WASHINGTON: Climate change is to blame for the global food crisis but the war in Ukraine and the COVID-19 pandemic have made it worse, according to Ramin Toloui, the US assistant secretary of state for economic and business affairs.
Addressing the issue of global food shortages during a briefing on Wednesday, attended by Arab News, he said the US government is working with global and regional partners to tackle the effects of the crisis, especially shortages resulting from the conflict in Ukraine.
While acknowledging that the food crisis was already a concern before the war began, Toloui said the conflict has exacerbated the problem and is having a particularly significant effect on countries in the Middle East and North Africa because they import about half of their grain from Ukraine.
Through its Feed the Future Initiative, the US is working with countries around the world to increase food production and develop crops and seeds that are more resilient to climate change, he added.
“The US is committing $1 billion a year for the program,” he said, adding that Washington has also encouraged countries around the world to increase production of fertilizers, supplies of which have been disrupted by the conflict in Ukraine.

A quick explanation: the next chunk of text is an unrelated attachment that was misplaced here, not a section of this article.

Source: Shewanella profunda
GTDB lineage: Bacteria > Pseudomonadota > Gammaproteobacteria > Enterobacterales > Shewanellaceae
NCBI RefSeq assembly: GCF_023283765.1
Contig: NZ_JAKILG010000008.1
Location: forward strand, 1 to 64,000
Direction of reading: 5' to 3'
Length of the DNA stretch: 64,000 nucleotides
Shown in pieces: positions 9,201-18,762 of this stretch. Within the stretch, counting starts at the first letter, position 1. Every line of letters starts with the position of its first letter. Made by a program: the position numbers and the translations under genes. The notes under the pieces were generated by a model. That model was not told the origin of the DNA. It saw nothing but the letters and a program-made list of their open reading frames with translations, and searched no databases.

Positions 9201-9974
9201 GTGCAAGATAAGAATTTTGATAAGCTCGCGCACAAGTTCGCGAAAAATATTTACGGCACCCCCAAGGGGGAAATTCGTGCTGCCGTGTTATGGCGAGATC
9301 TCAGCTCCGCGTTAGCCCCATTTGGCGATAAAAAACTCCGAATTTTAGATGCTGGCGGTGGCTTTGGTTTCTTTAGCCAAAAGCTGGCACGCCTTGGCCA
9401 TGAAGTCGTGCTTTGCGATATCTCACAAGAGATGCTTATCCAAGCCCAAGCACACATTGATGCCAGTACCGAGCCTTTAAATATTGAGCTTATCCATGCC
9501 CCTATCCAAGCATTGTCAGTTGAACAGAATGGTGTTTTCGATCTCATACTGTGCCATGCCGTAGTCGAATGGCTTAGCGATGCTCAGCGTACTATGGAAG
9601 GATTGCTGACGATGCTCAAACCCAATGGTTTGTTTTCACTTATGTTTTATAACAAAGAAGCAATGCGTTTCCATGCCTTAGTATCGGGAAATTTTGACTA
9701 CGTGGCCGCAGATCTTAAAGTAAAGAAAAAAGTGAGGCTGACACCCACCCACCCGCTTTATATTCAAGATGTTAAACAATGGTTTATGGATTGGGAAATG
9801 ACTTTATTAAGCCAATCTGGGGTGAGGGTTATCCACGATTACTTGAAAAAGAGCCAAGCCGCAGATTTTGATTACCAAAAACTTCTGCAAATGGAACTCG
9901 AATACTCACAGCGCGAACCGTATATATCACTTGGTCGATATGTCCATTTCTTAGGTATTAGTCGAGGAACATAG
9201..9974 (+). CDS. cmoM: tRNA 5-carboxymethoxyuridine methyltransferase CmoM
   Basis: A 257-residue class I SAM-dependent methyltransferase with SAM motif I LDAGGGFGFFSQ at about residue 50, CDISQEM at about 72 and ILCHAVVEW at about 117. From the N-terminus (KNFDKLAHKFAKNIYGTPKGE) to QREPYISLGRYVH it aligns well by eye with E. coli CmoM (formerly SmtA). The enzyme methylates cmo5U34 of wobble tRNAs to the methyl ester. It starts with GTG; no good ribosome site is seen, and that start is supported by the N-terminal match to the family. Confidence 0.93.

In addition, Toloui said, the US has pledged $2.5 billion in global humanitarian aid to address food insecurity, and committed $11 billion as it spearheads efforts to help US farmers and global producers cope with the effects of climate change on food production.
In the Middle East, he added, the US is working with local partners, including Saudi Arabia, to address the effects of the food crisis in the region, help alleviate shortages, in particular in countries such as Yemen that are facing other crises and challenges, and provide assistance to Syrian refugees. He also noted that Washington is working with international financial institutions to help reduce the effects of the food crisis on the poor.
All countries in the Middle East have a role to play in efforts to resolve the food crisis, and in collaborating with the international community to achieve sustainable production and supply of food, Toloui said.
On the specific issue of the current inability of Ukraine to export its grain crops to global markets because of the war with Russia, Toloui said the US government is working with Ukrainian officials to help reopen sea ports so that shipping can resume.
“The US will continue to advocate a rapid end to the conflict,” he added.